Faculty & Research
- Contact Information
- Contact Peter Cherbas by cherbas [at] indiana [dot] edu
- By telephone: 812-855-6273
- JH A317
- Genome, Cell & Developmental Biology
- Research Areas
- Chromatin, Chromosomes, and Genome Integrity
- Developmental Mechanisms and Regulation in Eukaryotic Systems
- Genomics and Bioinformatics
Ph.D., Harvard University, 1973
Nuclear receptors are present in every multicellular animal; some act as receptors for important hormones - estrogen, androgens, thyroid hormone, etc. - while we can only guess the functions of others. Transcriptional switches controlled by small molecules, the nuclear receptors are crucial regulators of development and have proven to be valuable tools for biotechnology.
The Cherbas lab uses genetics, biochemistry, functional genomics, and bioinformatics to study how one receptor cooperates with other transcription factors to induce tissue- and stage-specific changes during development. The ecdysone receptor synchronizes the spectacular transformations that occur during insect metamorphosis when virtually every cell responds to the hormone ecdysone by either initiating cell-type specific differentiation or dying. it consists of two proteins (EcR and USP) whose dimer binds to DNA all the time. When hormone is not present the dimer interacts with corepressor proteins to inhibit the transcription of nearby genes. When hormone is present the dimer interacts with coactivator proteins to stimulate nearby genes. The nature of these corepressor and coactivator complexes, how they are specified by regulatory DNA sequences, and how they impose target cell specificity are questions of wide interest.
The lab uses fly genetics to express modified receptors in specific target cells and to catalog the transcription factors that interact with receptor in those cells. It uses biochemical methods to test interacts between receptor and candidate interactors and to study the rates of assembly and disassembly of receptor complexes.
In conjunction with the Center for Genomics and Bioinformatics (http://cgb.indiana.edu) the lab is using computational methods and bioinformatics to study the properties of ecdysone regulatory elements and is using functional genomics (microarrays) to identify and study ecdysone-responsive genes.
In association with the Drosophila Genomics Research Center (http://dgrc.cgb.indiana.edu) we studying ecdysone-responsive genes using cell lines with different tissue origins.
And, in conjunction with the Center for Insect Genomics (a joint project with Notre Dame and Purdue) we are creating genomics tools for arthropods important in public health.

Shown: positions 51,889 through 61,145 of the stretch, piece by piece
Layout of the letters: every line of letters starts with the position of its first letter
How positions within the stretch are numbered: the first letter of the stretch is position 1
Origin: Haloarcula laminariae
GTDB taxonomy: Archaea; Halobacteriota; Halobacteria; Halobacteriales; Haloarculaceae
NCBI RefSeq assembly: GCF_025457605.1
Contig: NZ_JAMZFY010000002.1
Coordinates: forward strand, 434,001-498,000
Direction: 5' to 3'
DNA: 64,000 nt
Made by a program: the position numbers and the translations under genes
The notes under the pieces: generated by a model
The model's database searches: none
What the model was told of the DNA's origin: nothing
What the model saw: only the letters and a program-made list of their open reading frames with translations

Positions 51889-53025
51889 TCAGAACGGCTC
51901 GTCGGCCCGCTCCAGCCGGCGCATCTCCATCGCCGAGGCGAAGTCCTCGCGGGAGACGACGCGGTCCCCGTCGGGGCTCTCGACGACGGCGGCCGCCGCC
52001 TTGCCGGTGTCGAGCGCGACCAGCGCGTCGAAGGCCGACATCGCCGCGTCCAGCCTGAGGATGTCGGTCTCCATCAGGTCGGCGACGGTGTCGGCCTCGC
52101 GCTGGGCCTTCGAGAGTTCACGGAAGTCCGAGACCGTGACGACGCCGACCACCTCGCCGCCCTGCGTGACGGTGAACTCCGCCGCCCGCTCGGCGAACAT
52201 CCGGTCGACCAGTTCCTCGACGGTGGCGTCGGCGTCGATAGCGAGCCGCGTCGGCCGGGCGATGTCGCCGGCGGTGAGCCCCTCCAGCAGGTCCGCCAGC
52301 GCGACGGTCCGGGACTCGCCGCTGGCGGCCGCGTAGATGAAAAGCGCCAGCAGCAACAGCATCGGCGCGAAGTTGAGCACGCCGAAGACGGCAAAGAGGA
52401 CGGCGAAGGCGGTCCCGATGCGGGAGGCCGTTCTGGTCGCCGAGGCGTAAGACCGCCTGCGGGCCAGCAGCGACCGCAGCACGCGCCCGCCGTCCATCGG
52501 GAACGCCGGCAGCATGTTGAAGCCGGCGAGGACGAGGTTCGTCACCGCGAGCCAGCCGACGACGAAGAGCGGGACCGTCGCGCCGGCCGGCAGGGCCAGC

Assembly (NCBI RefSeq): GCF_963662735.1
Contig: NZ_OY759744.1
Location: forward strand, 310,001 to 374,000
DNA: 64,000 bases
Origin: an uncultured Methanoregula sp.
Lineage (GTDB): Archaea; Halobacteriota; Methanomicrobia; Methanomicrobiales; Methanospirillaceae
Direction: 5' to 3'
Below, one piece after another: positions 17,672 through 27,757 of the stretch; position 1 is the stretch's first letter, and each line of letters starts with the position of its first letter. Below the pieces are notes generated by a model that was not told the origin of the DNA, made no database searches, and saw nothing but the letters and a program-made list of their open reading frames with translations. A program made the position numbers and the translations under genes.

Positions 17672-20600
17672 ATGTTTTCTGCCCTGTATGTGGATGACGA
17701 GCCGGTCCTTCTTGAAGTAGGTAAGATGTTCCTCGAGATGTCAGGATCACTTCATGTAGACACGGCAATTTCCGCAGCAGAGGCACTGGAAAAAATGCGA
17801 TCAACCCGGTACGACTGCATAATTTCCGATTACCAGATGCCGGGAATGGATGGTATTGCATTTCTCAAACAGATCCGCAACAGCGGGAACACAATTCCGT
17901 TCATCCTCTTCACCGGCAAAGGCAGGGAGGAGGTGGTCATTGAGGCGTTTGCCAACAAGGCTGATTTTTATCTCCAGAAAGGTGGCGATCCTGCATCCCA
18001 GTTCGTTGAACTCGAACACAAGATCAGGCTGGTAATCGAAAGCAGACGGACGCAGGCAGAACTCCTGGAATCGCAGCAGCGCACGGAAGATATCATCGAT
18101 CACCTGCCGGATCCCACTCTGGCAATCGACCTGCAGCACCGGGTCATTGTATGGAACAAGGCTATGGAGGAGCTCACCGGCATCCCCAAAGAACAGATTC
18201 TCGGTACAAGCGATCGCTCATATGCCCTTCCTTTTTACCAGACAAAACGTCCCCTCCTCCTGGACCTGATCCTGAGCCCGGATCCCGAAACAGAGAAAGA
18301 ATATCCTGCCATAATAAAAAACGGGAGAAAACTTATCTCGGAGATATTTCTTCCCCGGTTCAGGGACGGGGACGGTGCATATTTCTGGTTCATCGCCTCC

- Cherbas L, Cherbas P. Transformation of Drosophila cell lines: An alternative approach to expression of exogenous proteins. IN: Baculovirus Expression Protocols (Murhammer, editor), 2nd edition, in press.
Badenhorst P, Xiao H, Cherbas L, Kwon SY, Voas M, Rebay I, Cherbas P, Wu C. 2005. The Drosophila nucleosome remodeling factor NURF is required for ecdysteroid signaling and metamorphosis. Genes & Development 19: 2540-2545.
Brown HLD, Cherbas L, Cherbas P, Truman JW. 2005. Use of time-lapse imaging and dominant negative receptors to dissect the steroid receptor control of neuronal remodeling in Drosophila. Development 133: 275-285.
- Hu X, Cherbas L, Cherbas P. Mol Endocrinol. 2003 Apr;17(4):716-31. Transcription activation by the ecdysone receptor (EcR/USP): identification of activation functions.
- Sedkov, Y., E. Cho-Fertikh, S. Petruk, L. Cherbas, S. T. Smith, R. S. Jones, P. Cherbas, E. Canaani, J. B. Jaynes, and A. Mazo. 2003. Nature. 2003 Nov 6;426(6962):78-83. Role of histone H3-lysine 4 methylation in the ecdysone-dependent development of the Drosophila eye.
- Cherbas L, Hu X, Zhimulev I, Belyaeva E, Cherbas P. Development. 2003 Jan;130(2):271-84. EcR isoforms in Drosophila: testing tissue-specific requirements by targeted blockade and rescue. Myung S, Lee YJ, Moon MH, Taraszka J, Sowell R, Koeniger S, Hilderbrand AE, Valentine SJ, Cherbas L, Cherbas P, Kaufmann TC, Miller DF, Mechref Y, Novotny MV, Ewing MA, Sporleder CR, Clemmer DE. Anal Chem. 2003 Oct 1;75(19):5137-45. Development of high-sensitivity ion trap ion mobility spectrometry time-of-flight techniques: a high-throughput nano-LC-IMS-TOF separation of peptides arising from a Drosophila protein extract.
- Riddiford, L.M., Cherbas, P., Truman, J.W. 2000. Vitamins and Hormones 60: 1-73. Ecdysone receptors and their biological actions.